Grand jury declines to indict John Arthur, Tre'von Lewis in alleged sexual assault

A Texas grand jury decided Wednesday that there was not enough evidence to indict two suspended Baylor football players who had been investigated on allegations of sexual assault.

The grand jury reviewed information from Baylor University's Title IX investigation, police reports, witness statements and victim interviews before deciding there wasn't enough evidence against John Arthur and Tre'von Lewis to proceed to trial, according to a statement released Wednesday by McLennan County District Attorney Abel Reyna.

Lewis and Arthur, both redshirt freshmen last season, were among the Baylor football players suspended from the team in March.

On Nov. 17, 2017, two female Baylor students told police that they were sexually assaulted at University Parks Apartments in Waco, Texas, during the early-morning hours of Nov. 12, according to a Baylor police report. The report listed four suspects, whose names -- along with the names of the female victims, who were members of Baylor's equestrian team -- were blacked out.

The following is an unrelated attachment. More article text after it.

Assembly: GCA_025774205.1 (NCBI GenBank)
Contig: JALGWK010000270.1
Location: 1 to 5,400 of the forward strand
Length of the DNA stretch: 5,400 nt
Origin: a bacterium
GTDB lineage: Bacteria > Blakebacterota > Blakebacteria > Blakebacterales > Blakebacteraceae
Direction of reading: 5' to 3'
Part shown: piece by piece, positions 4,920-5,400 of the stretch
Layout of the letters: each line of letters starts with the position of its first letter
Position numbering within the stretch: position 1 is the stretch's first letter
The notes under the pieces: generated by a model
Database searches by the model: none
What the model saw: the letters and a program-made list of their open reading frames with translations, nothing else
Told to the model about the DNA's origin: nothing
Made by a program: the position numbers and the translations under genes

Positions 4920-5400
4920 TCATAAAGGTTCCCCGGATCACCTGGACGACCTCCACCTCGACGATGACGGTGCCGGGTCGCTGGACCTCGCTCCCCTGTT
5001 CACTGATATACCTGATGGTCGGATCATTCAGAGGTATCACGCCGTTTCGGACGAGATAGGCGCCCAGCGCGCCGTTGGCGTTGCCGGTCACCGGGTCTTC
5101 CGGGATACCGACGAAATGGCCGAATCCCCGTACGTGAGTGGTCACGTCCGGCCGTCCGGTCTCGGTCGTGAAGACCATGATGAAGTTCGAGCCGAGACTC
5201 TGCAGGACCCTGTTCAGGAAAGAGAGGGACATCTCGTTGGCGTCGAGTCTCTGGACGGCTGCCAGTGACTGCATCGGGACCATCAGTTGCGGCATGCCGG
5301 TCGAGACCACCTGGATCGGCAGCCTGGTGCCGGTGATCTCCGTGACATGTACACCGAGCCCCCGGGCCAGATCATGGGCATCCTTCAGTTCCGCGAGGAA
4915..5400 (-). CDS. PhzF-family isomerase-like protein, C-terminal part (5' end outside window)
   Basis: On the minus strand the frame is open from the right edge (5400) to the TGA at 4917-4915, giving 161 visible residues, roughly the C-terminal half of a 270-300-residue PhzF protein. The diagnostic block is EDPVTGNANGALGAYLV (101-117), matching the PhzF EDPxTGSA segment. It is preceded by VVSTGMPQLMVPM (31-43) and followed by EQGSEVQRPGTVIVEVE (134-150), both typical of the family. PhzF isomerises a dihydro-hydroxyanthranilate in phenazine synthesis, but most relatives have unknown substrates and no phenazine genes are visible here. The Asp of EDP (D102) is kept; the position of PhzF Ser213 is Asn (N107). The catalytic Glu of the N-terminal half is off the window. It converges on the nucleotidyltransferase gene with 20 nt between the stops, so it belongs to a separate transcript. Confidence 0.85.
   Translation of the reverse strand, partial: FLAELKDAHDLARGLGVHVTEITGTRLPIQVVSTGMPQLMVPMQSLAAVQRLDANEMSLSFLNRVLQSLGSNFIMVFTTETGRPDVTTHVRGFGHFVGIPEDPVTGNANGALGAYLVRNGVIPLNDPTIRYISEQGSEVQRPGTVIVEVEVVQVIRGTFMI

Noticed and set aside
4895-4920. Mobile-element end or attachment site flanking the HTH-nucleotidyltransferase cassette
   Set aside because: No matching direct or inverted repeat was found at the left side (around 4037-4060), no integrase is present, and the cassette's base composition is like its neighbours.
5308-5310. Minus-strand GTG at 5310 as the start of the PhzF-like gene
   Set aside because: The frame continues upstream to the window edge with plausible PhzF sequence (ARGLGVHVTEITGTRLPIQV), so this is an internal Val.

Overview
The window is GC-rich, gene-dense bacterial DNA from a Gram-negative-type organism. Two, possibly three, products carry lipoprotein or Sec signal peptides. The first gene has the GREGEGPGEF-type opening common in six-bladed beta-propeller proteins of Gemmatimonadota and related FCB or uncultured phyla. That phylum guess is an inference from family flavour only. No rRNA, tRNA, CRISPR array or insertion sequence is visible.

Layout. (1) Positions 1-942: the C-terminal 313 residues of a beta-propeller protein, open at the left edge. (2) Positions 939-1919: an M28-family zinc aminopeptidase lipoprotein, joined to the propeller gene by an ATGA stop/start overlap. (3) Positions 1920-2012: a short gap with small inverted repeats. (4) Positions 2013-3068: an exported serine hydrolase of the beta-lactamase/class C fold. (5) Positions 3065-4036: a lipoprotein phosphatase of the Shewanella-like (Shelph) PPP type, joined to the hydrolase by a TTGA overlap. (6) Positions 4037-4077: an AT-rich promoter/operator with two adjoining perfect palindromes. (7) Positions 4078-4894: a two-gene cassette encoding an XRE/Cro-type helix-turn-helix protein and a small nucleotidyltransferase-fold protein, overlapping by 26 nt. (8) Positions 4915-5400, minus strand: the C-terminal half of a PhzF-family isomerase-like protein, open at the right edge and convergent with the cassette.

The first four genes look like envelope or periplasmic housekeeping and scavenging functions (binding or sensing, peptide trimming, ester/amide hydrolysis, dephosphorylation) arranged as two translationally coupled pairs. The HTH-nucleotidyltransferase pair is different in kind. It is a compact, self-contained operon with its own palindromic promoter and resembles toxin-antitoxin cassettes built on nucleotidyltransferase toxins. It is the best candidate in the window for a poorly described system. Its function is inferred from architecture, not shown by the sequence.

The case was submitted to the McLennan County district attorney's office, and as a result of further investigation, cases against only Arthur and Lewis were presented to the grand jury for review, according to sources close to the investigation. In Reyna's statement, he commended the grand jury members for their work and stated, "we agree with and respect their decision."

Baylor University also opened a Title IX sexual violence investigation into the allegations.

During a March 14 news conference, Baylor coach Matt Rhule announced the suspensions and named four players -- Arthur, Lewis and another redshirt freshman Justin Harris, as well as sophomore Eric Ogor. A Baylor spokesman told Outside the Lines at the time that one of the suspensions was unrelated to the sexual assault allegations. But neither the spokesperson nor Rhule, who talked in general about his limited role in the Title IX process, would identify which players were involved in the sexual assault investigation.

Ogor had been suspended in October for the remainder of the 2017 season, and at that time, Baylor officials said his discipline was unrelated to Title IX issues. About a week after the March 14 news conference, Rhule dismissed Ogor from the team for "repeat violations of the athletic department policies" but did not go into detail.

A Baylor spokesperson said in March that the three players tied to the sexual assault investigation had been completely separated from the team since the allegations were first made in November. Although their separation was related to the ongoing sexual assault investigation, the school did not indicate what their alleged role might have been in the reported assault.

When asked Wednesday about the results of the Title IX investigation, a Baylor spokesperson said there was no change in the status of the football players and "no new or additional information to report at this time."